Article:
|Disasters and Development: A Peace Corps Pre-Service Training Module (Peace Corps)|
Many of the countries where Peace Corps Volunteers serve are at risk from natural hazards such as hurricanes, earthquakes, droughts or floods. Historically, PCVs have often played active roles in all phases of a disaster. Many PCVs have felt frustrated that they could not do more in times of great need (often dealing with life and death) or, in retrospect, that what actions they did take may not have been the most beneficial. Many have also felt that the disaster set back or even destroyed some of the progress the PCVs had been making in their development projects.
Yet up until this point, there has been no organized effort to design training materials to prepare PCVs for effectively managing an actual disaster or the potential threat of one. This deficiency has largely been due to the prevailing traditional attitude that "Peace Corps is a development agency - not a relief agency". This attitude, in turn, reflected the tendency among people working in development to regard disasters as being separate and distinct events having little or no relationship to the development process. In recent years, however, the relationship between disasters and development has become clearer, and disasters are now recognized as being one of the major contributors to underdevelopment. It has also been recognized that, if disaster response is mishandled, many years of development activities can be wiped out or opportunities for further progress may be delayed, On the other hand, if the response is well planned and takes a developmental approach, a disaster can provide opportunities for accelerating the pace of development, and constructive changes can be made.
As development workers, it is important that Peace Corps Volunteers be aware of the impact of disasters and the opportunities that may be presented. The materials in this module have been developed to introduce Peace Corps trainees to natural hazards and how natural disasters can affect development. The information provided should prepare trainees to make decisions on appropriate actions to take during an emergency and how to integrate into their primary development assignments activities that can mitigate the effects of future disasters.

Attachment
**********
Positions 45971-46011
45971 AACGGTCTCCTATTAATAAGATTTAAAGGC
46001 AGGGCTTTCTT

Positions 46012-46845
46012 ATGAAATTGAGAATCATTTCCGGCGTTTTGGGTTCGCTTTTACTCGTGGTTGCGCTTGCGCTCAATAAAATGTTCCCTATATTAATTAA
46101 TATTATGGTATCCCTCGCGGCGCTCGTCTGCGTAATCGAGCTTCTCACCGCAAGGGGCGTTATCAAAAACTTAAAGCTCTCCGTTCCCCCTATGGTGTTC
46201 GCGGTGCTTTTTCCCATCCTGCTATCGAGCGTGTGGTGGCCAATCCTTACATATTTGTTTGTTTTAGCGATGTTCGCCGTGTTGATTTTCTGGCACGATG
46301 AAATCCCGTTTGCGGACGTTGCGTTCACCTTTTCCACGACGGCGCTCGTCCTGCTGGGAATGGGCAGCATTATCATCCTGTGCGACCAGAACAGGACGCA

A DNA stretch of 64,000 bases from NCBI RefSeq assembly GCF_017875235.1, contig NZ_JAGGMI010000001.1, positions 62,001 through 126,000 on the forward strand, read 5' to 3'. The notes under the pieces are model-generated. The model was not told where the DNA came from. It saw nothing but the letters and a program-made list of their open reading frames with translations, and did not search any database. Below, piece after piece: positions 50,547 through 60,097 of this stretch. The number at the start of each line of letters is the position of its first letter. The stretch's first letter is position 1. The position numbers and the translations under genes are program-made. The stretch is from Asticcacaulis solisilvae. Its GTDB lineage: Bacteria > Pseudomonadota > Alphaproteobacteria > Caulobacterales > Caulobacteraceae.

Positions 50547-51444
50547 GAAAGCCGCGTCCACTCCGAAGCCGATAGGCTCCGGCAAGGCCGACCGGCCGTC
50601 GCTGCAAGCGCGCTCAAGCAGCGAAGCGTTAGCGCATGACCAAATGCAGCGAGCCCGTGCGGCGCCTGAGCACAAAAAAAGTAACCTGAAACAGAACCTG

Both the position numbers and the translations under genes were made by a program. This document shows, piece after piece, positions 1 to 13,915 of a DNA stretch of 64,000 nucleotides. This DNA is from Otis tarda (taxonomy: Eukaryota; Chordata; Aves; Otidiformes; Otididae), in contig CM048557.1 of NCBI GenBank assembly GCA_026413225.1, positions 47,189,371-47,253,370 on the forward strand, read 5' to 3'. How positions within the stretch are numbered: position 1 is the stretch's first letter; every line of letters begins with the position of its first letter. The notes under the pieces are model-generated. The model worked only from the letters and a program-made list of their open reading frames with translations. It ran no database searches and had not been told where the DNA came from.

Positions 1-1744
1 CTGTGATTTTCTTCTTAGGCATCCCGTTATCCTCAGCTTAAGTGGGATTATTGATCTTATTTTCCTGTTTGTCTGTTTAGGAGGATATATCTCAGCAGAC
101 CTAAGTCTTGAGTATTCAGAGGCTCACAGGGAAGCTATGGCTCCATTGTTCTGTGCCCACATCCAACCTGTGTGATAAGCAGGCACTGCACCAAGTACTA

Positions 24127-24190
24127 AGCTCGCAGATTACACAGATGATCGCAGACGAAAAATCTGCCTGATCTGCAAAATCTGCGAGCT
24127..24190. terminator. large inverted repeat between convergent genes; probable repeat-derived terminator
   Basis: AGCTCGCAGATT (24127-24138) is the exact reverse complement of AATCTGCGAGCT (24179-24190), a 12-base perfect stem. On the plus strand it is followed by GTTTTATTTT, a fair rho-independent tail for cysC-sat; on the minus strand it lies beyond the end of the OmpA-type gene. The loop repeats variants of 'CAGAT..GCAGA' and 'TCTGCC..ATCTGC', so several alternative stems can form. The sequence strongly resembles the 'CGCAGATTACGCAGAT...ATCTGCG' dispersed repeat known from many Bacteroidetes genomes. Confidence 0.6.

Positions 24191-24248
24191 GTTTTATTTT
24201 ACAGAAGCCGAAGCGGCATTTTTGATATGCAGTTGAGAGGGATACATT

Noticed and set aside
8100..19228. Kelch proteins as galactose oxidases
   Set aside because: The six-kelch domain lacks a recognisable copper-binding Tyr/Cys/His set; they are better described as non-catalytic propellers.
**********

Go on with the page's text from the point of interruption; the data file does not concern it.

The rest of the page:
It is important to note that this is an introductory training module. Trainees will learn what activities should be carried out but not necessarily how to do them (i.e., how to build a hurricane resistant house, how to run a health surveillance program, or how to identify what crops are resistant to floods).
It must be emphasized at the outset that even experienced trainers will need to invest a significant amount of time in preparation for this training module. In addition to the supplemental trainer references provided, trainers are strongly encouraged to conduct research and interviews that will enable them to make this generic training module country-specific.
The materials have been written for pre-service training. It is recommended that the training be carried out approximately two-thirds of the way into the training program when the trainees have gained some insight into development. This will allow them to place disasters in the proper context. Also, trainees will have time later in their technical training program (i.e. housing, health, agriculture, small businesses, etc.) to explore with their technical sector trainers specific mitigation activities that can be incorporated into their future assignments. Resource materials are included with this manual which the trainer should photocopy and give to the PCVs according to their specialty and/or their locale.
This training module may also be used for in-service training of PCVs at any point during their service.